NBA Pioneer Wataru Misaka

World War II was still fresh in American minds when Japanese American Wataru Misaka became the first player of Asian descent to play in the NBA (then known as the Basketball Association of America). Standing at a mere 5’7”, the Nisei point-guard was the first-round pick of the New York Knicks.

Wataru “Wat” Misaka was born December 21, 1923 in Ogden, Utah. He recalls being physically active throughout his life: “I was interested in all kinds of sports and basketball was one of them,” Misaka told The New York Times. “My father was an avid baseball fan and encouraged me to do whatever I wanted. In school, I was also captain of the football team, a shortstop, [and] ran track.” Misaka played for Weber Junior College in Ogden and then led the University of Utah to the 1944 NCAA championships. Shortly thereafter, he enlisted in the army and spent nine months in Japan during the American occupation. In 1947, Misaka returned to the University of Utah and led the team to the NIT championships, earning a place in the Utah Sports hall of Fame in 1999.

After a memorable defensive performance in the 1947 NIT championships, which Misaka recalled to The New York Times as “the best game I played over all,” he was drafted by the New York Knicks. Misaka suffered from his height and struggled with shooting. After only three games and seven points, Misaka was cut from the team without an explanation. He left without question: “I guess at the time I felt like it didn’t have to be a reason. Being a minority, we learned to live with that sort of thing without complaining,” Misaka recalls. He does not think, however, that he was cut for racial reasons.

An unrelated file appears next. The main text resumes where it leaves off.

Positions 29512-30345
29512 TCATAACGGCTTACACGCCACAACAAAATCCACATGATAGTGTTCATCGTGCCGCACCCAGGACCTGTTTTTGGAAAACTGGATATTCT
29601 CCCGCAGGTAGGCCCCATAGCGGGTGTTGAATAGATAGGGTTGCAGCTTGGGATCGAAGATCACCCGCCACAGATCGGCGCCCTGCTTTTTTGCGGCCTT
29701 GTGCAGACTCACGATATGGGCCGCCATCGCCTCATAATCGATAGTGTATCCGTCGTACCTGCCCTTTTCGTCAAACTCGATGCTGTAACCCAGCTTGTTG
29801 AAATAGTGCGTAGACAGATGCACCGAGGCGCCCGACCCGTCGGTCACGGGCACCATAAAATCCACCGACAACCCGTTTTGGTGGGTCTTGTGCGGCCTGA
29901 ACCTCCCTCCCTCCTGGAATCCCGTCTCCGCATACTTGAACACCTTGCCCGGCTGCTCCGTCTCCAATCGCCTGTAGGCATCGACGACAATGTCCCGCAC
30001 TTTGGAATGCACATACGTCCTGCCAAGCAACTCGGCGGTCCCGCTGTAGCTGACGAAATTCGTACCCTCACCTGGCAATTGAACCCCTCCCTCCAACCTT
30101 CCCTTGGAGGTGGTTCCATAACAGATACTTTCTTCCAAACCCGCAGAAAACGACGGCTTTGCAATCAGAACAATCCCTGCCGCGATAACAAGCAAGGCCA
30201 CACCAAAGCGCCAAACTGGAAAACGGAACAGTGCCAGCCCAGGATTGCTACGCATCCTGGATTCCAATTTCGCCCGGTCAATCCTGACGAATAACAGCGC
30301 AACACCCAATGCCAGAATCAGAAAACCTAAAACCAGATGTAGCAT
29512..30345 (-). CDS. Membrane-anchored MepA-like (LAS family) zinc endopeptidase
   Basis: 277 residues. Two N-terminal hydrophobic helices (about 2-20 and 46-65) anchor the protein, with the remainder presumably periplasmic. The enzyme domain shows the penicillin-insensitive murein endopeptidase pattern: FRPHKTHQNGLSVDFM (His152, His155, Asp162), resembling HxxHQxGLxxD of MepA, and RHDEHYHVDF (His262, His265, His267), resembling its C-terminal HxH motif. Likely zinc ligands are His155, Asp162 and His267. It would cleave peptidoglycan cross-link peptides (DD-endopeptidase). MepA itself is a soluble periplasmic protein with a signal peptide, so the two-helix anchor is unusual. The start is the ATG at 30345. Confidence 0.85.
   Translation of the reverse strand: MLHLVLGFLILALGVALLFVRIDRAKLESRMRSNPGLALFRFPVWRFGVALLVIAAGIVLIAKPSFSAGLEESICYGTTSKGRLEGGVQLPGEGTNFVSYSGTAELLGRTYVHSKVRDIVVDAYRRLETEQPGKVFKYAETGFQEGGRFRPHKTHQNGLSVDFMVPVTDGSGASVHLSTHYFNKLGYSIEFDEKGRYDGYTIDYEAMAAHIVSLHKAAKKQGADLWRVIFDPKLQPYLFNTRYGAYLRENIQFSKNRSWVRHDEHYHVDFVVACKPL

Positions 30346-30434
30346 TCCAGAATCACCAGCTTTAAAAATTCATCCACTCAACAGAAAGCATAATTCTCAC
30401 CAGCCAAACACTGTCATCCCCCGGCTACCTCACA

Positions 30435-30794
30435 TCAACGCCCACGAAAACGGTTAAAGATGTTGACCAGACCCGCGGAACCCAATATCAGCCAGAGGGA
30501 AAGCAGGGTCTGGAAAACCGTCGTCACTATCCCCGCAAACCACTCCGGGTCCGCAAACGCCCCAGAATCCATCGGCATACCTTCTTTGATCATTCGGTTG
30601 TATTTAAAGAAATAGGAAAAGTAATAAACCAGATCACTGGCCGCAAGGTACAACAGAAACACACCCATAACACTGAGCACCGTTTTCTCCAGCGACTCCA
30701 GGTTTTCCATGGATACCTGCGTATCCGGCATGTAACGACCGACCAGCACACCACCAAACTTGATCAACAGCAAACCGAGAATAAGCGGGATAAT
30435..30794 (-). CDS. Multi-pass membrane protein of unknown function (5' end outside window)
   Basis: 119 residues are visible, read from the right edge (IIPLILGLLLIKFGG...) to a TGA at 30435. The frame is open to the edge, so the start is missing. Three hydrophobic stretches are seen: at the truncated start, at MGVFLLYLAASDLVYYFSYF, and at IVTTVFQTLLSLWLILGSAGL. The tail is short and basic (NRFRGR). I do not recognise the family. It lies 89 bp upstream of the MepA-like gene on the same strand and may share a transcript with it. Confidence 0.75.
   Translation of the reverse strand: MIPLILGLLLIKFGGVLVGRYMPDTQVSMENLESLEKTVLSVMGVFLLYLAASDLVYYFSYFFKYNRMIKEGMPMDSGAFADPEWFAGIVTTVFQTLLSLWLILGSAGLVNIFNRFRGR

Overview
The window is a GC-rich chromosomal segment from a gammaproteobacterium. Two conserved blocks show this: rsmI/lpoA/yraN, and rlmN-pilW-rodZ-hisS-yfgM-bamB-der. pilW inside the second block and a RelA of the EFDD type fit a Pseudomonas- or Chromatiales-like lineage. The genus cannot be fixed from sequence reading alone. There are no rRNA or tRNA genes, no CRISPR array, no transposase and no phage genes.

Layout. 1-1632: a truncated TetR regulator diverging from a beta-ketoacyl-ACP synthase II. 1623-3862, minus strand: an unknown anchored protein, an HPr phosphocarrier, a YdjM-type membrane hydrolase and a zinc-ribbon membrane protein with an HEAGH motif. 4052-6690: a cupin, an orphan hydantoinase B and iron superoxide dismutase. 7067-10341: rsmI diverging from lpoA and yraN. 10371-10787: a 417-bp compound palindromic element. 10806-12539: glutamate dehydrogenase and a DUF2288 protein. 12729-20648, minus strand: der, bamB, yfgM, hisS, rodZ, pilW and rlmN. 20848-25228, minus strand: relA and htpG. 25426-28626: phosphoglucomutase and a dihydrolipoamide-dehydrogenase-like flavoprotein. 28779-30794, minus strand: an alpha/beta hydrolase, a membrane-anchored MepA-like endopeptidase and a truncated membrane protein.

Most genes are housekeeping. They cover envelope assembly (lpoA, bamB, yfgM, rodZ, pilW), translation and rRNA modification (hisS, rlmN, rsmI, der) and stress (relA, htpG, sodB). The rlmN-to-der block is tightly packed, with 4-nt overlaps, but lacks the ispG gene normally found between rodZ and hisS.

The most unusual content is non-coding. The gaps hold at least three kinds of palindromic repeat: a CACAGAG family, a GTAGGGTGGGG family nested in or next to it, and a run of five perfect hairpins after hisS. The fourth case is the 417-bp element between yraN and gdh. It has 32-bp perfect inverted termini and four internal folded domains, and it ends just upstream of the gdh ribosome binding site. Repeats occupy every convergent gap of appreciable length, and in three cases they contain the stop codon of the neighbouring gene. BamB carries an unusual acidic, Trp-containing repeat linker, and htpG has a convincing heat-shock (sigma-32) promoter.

Misaka packed his things, turned down an invitation to play for the Harlem Globetrotters and returned home to Utah where he finished earning his degree in mechanical engineering. He worked for the Sperry Corporation as an engineer and currently holds season tickets for University of Utah basketball games. “I’m not a real fan of the NBA,” Misaka remarked. “I prefer the college game.” But it isn’t because Misaka holds grudges. He says he says nothing but pleasant memories of his brief stint with the Knicks.

In 2000, Misaka was featured in a sports pioneers exhibit at the Japanese-American National Museum in Los Angeles. His Knicks sneakers were displayed alongside his Utah jersey and shorts.